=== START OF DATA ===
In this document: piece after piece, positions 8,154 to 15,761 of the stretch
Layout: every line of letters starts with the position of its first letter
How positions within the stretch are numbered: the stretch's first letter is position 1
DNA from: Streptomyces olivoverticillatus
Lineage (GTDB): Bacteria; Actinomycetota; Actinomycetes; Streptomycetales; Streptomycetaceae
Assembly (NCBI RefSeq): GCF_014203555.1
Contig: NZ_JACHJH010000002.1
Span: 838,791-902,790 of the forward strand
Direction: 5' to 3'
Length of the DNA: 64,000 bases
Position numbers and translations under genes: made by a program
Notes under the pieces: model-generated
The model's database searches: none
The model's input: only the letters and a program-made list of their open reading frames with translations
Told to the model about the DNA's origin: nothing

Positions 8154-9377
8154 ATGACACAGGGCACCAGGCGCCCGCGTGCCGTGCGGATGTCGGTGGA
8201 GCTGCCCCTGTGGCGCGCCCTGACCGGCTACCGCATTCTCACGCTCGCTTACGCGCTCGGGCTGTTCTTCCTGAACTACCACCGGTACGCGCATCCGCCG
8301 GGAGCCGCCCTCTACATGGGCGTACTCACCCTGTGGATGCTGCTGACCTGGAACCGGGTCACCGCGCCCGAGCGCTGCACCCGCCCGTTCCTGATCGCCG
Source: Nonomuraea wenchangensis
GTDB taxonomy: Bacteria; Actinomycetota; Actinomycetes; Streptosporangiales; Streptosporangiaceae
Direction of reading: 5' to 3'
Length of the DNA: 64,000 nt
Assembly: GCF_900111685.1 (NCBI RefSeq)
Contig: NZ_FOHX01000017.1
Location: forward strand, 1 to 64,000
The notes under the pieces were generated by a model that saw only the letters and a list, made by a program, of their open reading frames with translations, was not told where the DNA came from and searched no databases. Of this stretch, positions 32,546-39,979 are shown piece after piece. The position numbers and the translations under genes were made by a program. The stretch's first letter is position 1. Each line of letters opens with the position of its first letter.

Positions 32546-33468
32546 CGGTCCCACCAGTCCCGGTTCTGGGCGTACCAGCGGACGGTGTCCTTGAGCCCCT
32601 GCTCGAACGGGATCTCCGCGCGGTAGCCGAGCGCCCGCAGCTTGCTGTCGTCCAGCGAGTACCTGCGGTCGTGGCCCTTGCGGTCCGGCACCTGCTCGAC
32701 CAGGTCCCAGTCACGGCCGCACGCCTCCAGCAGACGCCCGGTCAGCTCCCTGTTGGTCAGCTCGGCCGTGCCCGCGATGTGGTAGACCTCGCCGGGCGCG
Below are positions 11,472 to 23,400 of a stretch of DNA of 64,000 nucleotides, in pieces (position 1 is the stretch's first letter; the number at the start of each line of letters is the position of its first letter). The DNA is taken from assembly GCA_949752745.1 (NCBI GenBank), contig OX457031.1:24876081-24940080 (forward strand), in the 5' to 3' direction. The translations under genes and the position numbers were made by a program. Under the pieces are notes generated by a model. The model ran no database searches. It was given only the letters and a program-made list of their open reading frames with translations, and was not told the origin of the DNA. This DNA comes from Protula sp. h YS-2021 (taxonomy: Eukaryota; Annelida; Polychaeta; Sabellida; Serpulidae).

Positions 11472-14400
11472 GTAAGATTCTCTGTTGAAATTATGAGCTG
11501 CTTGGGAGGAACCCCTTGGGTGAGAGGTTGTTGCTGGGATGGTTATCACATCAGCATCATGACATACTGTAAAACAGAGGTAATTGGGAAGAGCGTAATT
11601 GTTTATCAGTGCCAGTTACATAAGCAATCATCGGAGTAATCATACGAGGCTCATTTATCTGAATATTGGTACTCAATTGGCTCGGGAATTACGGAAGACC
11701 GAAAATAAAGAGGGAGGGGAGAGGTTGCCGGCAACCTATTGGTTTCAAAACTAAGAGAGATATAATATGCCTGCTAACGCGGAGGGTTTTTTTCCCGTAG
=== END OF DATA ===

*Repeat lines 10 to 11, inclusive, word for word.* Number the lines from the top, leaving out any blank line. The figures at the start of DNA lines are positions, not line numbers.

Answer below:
Length of the DNA: 64,000 bases
Position numbers and translations under genes: made by a program